If you’ve been around some of the major rock and mineral shows over the years, there’s a very good chance you might have see it…the famous Rock Food Table.
A table full of rocks and minerals that look so much like food, more than a few people have tried to eat at the feast over the years because of how real it looks.
But if you’ve never heard of or seen this amazing display of rocks and minerals for yourself, you’ll want to be sure to keep reading!
What Is The Rock Food Table?
On the central table is a large dinner set for eight people, including a huge petrified wood ham. In the middle of the table sits a fruit bowl full of prunes, which are actually obsidian “Apache tears,“.
And the blueberries made of azurite, hominy made of Pearl slugs, which are made by mollusks in the mud of the Mississippi River.
And don’t be fooled by the pepper in the pepper shaker, because it’s actually ash from when Mount St. Helens blew its top in 1980.
The black sand from the beaches of Hawai’i is used to make the tea in the porcelain cups. A piece of fossilized shark vertebrae on the dessert table looks exactly like an oatmeal cookie.
And next to the oatmeal cookie is a box of shiny gemstone truffles that look too good to pass up.
History of The Rock Food Table
The Rock Food Table was the brain-child of Bill and Lois Pattillo who first brought it to life in 1983. It was originally known as the Gulf Coast Gem and Mineral Society Food Table.
It was a Gem and Mineral Show in Portland, Oregon, in 1982 that Bill and Lois visited when they first had the idea. While they were enjoying the exhibits at the show, they saw a display of “stone pastries” that looked like a cake, a sweet roll, a piece of pie and other foods.
When the couple returned from vacation to their hometown of Robstown, Texas is when they decided to put together their own table of rocks and minerals that resembled food items.
It wasn’t that difficult for Bill and Lois to actually accomplish because they already owned several such specimens that looked just like food.
But they needed more. So they called some friends.
Calling In Reinforcements
In order to put together a large enough spread to fill an entire table Bill and Lois reached out to other club members in the Gulf Coast Gem and Mineral Society in Corpus Christi, Texas to bring their own specimens that looked like food. And in 1983, that’s exactly what happened.
A number of club members brought their own personal food look-alikes, combined them with the rocks Bill and Lois had, and the Rock Food Table was born.
The following year, after members had seen the results of the previous years Rock Food Table, even more items were contributed to make the display even more extravagant.
Hitting The Road With The Rock Food Table
As you can imagine, a lot of folks were in awe at the display of “food” that was in that first show. Bill and Lois were approached by other Rock and Gem Clubs and were invited to display the Rock Food Table at those shows as well.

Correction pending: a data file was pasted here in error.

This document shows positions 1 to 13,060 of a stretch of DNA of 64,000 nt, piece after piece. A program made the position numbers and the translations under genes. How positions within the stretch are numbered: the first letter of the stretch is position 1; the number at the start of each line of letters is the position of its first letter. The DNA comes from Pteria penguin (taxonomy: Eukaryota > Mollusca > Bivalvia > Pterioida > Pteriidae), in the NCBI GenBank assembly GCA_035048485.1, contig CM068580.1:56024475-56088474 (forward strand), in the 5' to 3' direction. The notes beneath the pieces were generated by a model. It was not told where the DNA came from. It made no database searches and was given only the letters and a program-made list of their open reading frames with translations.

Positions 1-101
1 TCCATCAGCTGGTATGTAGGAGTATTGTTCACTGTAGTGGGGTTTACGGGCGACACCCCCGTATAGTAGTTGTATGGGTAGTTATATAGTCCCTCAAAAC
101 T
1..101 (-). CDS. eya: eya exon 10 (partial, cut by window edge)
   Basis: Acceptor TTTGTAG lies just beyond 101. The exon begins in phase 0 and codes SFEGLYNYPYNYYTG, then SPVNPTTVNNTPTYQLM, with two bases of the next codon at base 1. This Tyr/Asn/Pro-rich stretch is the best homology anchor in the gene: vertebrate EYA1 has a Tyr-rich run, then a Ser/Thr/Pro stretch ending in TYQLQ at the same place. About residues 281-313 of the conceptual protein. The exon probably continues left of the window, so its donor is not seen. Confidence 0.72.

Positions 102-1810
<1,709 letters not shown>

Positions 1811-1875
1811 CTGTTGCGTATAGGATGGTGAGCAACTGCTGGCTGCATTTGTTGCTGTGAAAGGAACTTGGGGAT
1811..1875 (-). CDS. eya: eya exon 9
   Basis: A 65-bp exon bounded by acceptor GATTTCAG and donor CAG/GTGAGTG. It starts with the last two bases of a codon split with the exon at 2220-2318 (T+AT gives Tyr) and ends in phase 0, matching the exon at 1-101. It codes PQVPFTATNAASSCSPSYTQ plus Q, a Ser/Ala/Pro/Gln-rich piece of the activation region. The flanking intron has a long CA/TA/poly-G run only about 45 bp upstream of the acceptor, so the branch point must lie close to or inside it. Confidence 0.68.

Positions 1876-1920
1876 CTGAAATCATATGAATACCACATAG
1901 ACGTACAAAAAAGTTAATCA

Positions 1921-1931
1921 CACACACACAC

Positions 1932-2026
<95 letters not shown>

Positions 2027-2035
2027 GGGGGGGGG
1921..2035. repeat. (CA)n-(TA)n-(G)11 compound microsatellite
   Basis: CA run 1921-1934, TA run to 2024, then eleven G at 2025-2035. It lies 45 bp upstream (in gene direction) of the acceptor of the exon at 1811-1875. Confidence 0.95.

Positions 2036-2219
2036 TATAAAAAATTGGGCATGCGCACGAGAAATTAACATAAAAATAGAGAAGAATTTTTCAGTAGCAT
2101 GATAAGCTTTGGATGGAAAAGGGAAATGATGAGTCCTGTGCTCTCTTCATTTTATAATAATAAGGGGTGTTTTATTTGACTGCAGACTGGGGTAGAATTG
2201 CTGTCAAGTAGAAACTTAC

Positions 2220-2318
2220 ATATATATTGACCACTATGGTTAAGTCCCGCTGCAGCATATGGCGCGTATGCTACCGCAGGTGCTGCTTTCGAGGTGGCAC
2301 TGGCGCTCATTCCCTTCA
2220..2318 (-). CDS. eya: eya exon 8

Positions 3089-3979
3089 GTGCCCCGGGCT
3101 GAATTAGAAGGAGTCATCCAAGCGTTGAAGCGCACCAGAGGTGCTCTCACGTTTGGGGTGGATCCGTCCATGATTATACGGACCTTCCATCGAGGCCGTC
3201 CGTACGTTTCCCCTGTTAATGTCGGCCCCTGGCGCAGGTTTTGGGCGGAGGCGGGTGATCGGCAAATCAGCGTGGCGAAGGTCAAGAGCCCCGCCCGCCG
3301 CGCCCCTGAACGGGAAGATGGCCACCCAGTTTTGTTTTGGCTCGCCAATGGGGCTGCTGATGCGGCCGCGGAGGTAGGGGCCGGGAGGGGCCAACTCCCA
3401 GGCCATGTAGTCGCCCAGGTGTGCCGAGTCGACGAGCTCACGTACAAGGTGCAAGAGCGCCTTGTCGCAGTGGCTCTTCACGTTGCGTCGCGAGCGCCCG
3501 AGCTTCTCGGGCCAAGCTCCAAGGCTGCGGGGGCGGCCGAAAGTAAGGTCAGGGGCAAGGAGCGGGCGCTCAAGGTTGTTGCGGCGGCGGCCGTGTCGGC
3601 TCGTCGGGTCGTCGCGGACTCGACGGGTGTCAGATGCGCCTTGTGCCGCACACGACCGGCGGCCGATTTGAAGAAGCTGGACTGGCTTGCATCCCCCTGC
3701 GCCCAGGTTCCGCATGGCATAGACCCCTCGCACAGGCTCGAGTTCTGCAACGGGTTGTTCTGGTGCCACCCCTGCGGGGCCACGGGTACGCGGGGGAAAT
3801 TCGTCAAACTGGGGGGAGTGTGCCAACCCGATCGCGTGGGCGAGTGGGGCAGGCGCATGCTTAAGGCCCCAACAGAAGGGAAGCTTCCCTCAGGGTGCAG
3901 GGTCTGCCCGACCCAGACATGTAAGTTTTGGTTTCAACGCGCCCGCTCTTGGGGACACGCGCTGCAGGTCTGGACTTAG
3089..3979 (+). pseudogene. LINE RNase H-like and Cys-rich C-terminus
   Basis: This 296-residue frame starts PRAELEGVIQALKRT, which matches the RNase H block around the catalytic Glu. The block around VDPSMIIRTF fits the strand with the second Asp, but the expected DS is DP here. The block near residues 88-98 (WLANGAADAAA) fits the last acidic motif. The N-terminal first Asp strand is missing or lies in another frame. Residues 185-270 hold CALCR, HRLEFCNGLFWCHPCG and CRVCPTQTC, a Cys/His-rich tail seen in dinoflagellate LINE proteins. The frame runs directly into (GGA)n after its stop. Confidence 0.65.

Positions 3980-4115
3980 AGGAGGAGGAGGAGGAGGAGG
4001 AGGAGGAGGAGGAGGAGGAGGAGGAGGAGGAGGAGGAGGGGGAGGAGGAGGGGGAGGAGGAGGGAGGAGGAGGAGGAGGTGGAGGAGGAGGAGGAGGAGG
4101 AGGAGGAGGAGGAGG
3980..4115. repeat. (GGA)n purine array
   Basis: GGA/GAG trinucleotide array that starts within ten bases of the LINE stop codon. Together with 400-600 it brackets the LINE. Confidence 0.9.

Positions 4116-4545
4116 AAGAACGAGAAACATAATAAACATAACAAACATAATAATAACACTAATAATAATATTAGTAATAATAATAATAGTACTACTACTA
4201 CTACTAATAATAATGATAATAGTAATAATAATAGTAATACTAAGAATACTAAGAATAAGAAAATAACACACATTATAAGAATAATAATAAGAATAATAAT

And that’s when the display really started getting traction.
As a matter of fact, since that first rock and gem show in 1983, the Rock Food Table has traveled more than 100,000 miles and has visited 41 different show locations.
How Do Visitors React To The Rock Food Table?
According to the East Texas Gem and Mineral Society website, almost every time the exhibit is set up at a show, some type of incident takes place. This in spite of the fact there are four “Do Not Touch” signs on the table.
For example, there have been instances where people have tried to throw away some of the items because they thought they were left there by mistake.
One young man even said that he had put one of the items in his mouth while Bill and Lois were away from the exhibit because he thought it was food! He didn’t bite down though. Good thing.
The Rock Food Table Today
As you can imagine, the Rock Food Table has gained a lot of popularity over the years, and continues to grow as more and more collectors contribute to it.
Today, there are 383 pieces in the collection!
In 2017 the Rock Food Table was donated to the East Texas Gem and Mineral Society. You can request to have the Rock Food Table displayed at nearby venues. Contact etgms.org if this is something you or your club would be interested in.
If you’d like to see the Rock Food Table in person, there are a couple shows coming up where it will be featured.
East Texas Gem and Mineral Society – Annual Gemstone and Jewelry Show
January 27-29 2023
Visit etgms.org for more info
Houston Gem and Mineral Society – Annual Gem, Mineral, Jewelry and Fossil Show
November 11-13, 2022
Visit hgms.org for more info
Information for this article was sourced from East Texas Gem and Mineral Society and the article, The ‘Rock Food’ Feast That Looks Good Enough to Eat